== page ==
As any traveler who’s had to make travel changes on the fly already knows, reaccommodation doesn’t always mean you’ll get your preferred flight. Just like when an airline rebooks you, you’re limited to available seats and itineraries. You’ll probably still need to be flexible and you’ll have to accept some delays along the way.
It’s also worth noting that their disruption protection won’t necessarily compensate you for troubles or hardships; their sole goal is to get you to your final destination.
Like any type of travel protection, the fine print matters. You likely won’t be surprised to find out that the guarantee doesn’t apply when you’re at fault for missing part of your transit (for example, if you arrive at the airport too late to check in). But you also won’t be covered during some times when you need it most, even if it’s not your fault at all.
Force majeure situations, like the airline strikes we see in Europe every so often, means your guarantee doesn’t officially apply — though it’s worth noting that Kiwi.com still promises to make their “best effort” to offer alternate transportation. Extreme weather is considered a “force majeure” situation, which could be worrisome for those traveling in the winter.
Most worrisome to me were a few details buried in the legal fine print, which you should read in full if you’re contemplating tacking on this purchase. Here’s what stood out to me (emphasis is mine):
- They may rebook you, but be prepared for lengthy travel delays: “We are not able to guarantee You booking of the alternate Flight(s) departing sooner than 8 hours after Your initial contact with Our customer service …”
- For flight changes announced 48 hours or more prior to your trip, you might not have as many rebooking options as you hope: “Should We find an alternate of the price not exceeding the price You paid for all the unused Flight(s), We may offer You (an) alternate Flight(s) or other means of transportation to Your Destination at no additional cost to You.”
I’m great at searching for last-minute alternatives and have a stash of miles that I can use for last-minute rebooking emergencies if that’s what it comes down to. As TPG readers, that might apply to you, too. In that case, this guarantee may have limited value.
Despite the limitations, this extra protection could still come in handy, especially while the coronavirus pandemic continues to keep flight schedules in flux. Unless you’re booking last minute, you’re likely to face schedule changes or even cancellations while airlines attempt to fine-tune operations. Yes, many fares now qualify for free cancellations, but refunds come in the form of airline vouchers whereas Kiwi.com would provide a true cash refund, even if your standard travel insurance wouldn’t apply.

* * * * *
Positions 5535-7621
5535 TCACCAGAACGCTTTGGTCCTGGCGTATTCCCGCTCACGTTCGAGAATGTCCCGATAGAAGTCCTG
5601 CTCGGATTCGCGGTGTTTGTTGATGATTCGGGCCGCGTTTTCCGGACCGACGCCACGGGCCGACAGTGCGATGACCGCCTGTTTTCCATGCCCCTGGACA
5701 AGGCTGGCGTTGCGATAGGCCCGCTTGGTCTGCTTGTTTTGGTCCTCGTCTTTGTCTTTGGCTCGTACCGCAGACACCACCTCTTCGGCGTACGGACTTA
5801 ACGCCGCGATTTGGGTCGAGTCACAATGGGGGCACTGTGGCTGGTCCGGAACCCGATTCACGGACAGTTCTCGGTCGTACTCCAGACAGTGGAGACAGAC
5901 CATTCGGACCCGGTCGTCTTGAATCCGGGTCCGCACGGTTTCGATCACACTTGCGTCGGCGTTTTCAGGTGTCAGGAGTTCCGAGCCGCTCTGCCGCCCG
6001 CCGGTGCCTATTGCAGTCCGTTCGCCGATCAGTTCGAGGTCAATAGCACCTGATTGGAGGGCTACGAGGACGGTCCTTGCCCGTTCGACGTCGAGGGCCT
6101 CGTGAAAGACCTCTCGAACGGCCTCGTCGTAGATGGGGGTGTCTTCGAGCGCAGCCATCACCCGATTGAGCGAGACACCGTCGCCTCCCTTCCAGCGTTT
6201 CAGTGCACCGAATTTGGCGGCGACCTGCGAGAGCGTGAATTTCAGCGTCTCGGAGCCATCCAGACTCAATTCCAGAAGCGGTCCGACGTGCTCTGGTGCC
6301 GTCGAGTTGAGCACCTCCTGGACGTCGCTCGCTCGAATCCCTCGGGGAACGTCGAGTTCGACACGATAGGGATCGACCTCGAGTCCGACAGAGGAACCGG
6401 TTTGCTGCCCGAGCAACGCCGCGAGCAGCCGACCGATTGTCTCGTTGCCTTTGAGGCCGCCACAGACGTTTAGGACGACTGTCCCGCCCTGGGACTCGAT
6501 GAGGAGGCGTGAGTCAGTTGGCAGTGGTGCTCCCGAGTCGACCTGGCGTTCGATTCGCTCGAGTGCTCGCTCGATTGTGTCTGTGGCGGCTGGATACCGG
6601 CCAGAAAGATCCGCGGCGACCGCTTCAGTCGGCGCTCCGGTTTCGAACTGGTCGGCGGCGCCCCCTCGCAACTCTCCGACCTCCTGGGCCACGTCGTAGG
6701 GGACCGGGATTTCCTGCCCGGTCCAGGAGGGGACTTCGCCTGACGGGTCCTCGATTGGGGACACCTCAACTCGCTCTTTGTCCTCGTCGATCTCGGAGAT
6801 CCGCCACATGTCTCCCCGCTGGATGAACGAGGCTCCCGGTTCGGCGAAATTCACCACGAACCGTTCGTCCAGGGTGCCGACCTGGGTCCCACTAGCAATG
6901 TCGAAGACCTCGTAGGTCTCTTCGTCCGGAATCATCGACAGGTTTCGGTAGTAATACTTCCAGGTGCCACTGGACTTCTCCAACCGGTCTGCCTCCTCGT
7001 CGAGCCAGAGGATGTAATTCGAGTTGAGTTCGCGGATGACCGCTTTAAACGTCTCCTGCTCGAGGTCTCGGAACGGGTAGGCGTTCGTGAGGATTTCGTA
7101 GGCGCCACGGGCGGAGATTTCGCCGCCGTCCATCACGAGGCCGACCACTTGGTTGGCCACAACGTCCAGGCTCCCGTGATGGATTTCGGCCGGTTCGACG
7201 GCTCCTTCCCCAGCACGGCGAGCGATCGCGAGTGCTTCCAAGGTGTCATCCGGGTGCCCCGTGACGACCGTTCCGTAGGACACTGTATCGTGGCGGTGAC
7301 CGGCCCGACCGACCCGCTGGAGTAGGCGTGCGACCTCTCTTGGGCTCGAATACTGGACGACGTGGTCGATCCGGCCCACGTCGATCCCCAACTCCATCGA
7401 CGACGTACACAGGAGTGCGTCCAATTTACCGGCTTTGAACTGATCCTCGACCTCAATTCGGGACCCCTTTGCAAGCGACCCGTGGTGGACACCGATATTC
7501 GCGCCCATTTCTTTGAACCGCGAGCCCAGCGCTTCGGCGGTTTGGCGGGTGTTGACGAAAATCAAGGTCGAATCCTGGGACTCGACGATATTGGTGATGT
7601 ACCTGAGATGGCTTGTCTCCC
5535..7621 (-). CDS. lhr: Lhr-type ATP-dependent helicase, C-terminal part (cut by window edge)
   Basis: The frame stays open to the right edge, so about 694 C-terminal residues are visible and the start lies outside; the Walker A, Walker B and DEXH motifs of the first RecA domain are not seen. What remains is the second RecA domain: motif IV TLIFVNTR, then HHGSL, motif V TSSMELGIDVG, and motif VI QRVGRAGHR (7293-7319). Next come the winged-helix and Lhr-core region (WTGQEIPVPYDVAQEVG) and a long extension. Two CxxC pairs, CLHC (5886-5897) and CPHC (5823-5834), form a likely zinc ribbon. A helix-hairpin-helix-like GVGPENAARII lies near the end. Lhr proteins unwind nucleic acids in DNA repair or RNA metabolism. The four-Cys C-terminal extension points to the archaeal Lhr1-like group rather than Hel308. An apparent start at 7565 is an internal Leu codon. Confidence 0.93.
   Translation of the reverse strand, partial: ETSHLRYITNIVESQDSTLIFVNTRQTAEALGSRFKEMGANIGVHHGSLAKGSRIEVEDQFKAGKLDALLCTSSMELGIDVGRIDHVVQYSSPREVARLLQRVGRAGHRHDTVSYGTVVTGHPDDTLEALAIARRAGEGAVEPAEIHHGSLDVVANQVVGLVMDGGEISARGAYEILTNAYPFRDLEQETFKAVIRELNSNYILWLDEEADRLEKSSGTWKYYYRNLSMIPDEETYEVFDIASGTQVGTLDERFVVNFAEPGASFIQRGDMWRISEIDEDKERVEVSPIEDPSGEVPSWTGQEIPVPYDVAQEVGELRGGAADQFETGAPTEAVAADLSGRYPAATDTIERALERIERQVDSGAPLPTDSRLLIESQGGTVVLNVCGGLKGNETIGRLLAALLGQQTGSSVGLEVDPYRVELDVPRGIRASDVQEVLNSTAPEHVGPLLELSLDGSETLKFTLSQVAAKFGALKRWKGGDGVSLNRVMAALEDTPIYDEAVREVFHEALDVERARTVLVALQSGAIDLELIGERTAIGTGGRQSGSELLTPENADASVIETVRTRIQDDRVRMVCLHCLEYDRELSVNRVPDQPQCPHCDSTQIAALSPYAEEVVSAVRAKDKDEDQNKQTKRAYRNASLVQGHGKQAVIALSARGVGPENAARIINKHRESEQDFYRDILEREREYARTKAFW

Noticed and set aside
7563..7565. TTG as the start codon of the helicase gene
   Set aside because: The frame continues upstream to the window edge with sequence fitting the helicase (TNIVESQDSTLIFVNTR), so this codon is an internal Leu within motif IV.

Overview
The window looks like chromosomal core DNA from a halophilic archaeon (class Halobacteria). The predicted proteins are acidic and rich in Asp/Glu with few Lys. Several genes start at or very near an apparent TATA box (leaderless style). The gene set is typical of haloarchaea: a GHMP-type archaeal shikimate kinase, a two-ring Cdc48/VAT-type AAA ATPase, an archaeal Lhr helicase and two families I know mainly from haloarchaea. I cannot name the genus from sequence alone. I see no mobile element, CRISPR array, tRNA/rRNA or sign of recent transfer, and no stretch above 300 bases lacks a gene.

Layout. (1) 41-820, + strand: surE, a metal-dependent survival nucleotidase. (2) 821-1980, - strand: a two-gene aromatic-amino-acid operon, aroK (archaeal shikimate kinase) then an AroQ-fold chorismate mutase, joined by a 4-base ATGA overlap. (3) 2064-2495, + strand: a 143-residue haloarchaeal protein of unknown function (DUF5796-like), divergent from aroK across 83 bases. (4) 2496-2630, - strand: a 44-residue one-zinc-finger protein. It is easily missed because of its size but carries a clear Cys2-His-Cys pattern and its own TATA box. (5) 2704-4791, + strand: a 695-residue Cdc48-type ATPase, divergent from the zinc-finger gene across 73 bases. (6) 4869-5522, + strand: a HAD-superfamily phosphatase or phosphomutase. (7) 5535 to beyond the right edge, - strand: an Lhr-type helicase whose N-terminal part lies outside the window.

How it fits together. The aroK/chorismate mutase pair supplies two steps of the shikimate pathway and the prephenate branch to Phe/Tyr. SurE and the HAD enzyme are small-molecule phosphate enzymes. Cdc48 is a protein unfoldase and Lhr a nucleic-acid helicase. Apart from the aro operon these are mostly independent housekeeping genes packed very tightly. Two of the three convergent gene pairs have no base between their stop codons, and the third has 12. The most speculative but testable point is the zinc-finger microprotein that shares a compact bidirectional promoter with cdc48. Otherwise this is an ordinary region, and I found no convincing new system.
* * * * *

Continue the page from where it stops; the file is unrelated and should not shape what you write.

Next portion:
Will I still earn miles on my flights?
Like any other online travel agency, you’ll still earn airline miles on flights booked through Kiwi.com — but there are a few things to keep in mind.
If you’re combining carriers, you might need to split your earnings. For example, say you’re flying from New York-JFK to Prague (PRG) via Paris (CDG) and the first leg is operated by United while the second is operated by Air France. You’ll need to credit the miles from the first flight to your Star Alliance loyalty program of choice and the second to your favorite SkyTeam program.
Do note that you won’t usually earn hotel points when you book with Kiwi. This is the case across most online travel agencies, as hotel programs generally require that you book directly in order to earn points or use elite status benefits.
Of course, you should pay for your Kiwi purchases with a credit card that earns bonus points on travel. For example, the Chase Sapphire Reserve and Chase Sapphire Preferred Card earn 3 and 2 points per dollar, respectively, on all travel purchases. Both cards also have solid welcome offers which can help you jump-start your Chase Ultimate Rewards balance.
Taking the cheapest option presented on Kiwi.com will not be right for all travelers. If you are mixing and matching tickets and carriers, you are increasing the odds that something will go wrong with your trip — and you are increasing the complexities of fixing it.
While this risk may be worth it for large cash savings and/or when you are traveling solo or just with another adult and have some flexibility in your schedule, it may not be worth it for a small savings, when less experienced travelers are involved or when you have a very firm time you need to arrive at your destination or back home again.
I’m not convinced that I’m the target customer for Kiwi.com’s optional add-on guarantee, but I still love the Kiwi search platform. It legitimately does find good transport options that you might not consider on your own (or want to take the time to sort through manually), and booking is a breeze with one-stop shopping instead of having to make separate purchases.
For me, booking through Kiwi.com doesn’t always make sense, but it’s usually at least part of my search strategy when ordinary flights are priced higher than expected. After all, you never know what it will come up with.
Featured photo by Philip Pilosian/Shutterstock.